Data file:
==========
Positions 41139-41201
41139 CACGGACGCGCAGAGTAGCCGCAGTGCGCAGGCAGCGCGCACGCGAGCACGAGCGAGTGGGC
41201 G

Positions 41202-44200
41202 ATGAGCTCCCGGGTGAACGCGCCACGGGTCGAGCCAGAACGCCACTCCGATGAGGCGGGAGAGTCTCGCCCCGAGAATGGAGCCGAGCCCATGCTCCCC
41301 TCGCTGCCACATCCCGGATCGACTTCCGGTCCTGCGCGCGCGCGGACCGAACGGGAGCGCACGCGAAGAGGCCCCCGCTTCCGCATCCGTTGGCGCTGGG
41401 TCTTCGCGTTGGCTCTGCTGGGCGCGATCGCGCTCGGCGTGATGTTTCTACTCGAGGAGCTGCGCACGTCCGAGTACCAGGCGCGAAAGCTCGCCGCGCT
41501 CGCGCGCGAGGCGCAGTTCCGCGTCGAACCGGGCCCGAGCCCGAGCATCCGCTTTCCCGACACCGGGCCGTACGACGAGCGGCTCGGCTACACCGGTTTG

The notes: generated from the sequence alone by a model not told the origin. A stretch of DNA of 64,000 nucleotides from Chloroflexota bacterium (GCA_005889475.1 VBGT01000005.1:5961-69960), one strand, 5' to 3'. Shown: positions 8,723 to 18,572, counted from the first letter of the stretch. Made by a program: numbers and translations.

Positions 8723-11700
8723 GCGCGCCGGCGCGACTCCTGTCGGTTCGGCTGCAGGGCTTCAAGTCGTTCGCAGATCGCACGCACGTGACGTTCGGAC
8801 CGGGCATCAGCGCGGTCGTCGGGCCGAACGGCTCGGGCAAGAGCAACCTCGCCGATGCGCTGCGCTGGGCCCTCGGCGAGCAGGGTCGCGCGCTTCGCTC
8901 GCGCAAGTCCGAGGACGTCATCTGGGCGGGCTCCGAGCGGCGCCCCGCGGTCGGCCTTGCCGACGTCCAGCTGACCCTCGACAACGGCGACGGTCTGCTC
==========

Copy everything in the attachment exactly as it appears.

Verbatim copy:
Positions 41139-41201
41139 CACGGACGCGCAGAGTAGCCGCAGTGCGCAGGCAGCGCGCACGCGAGCACGAGCGAGTGGGC
41201 G

Positions 41202-44200
41202 ATGAGCTCCCGGGTGAACGCGCCACGGGTCGAGCCAGAACGCCACTCCGATGAGGCGGGAGAGTCTCGCCCCGAGAATGGAGCCGAGCCCATGCTCCCC
41301 TCGCTGCCACATCCCGGATCGACTTCCGGTCCTGCGCGCGCGCGGACCGAACGGGAGCGCACGCGAAGAGGCCCCCGCTTCCGCATCCGTTGGCGCTGGG
41401 TCTTCGCGTTGGCTCTGCTGGGCGCGATCGCGCTCGGCGTGATGTTTCTACTCGAGGAGCTGCGCACGTCCGAGTACCAGGCGCGAAAGCTCGCCGCGCT
41501 CGCGCGCGAGGCGCAGTTCCGCGTCGAACCGGGCCCGAGCCCGAGCATCCGCTTTCCCGACACCGGGCCGTACGACGAGCGGCTCGGCTACACCGGTTTG

The notes: generated from the sequence alone by a model not told the origin. A stretch of DNA of 64,000 nucleotides from Chloroflexota bacterium (GCA_005889475.1 VBGT01000005.1:5961-69960), one strand, 5' to 3'. Shown: positions 8,723 to 18,572, counted from the first letter of the stretch. Made by a program: numbers and translations.

Positions 8723-11700
8723 GCGCGCCGGCGCGACTCCTGTCGGTTCGGCTGCAGGGCTTCAAGTCGTTCGCAGATCGCACGCACGTGACGTTCGGAC
8801 CGGGCATCAGCGCGGTCGTCGGGCCGAACGGCTCGGGCAAGAGCAACCTCGCCGATGCGCTGCGCTGGGCCCTCGGCGAGCAGGGTCGCGCGCTTCGCTC
8901 GCGCAAGTCCGAGGACGTCATCTGGGCGGGCTCCGAGCGGCGCCCCGCGGTCGGCCTTGCCGACGTCCAGCTGACCCTCGACAACGGCGACGGTCTGCTC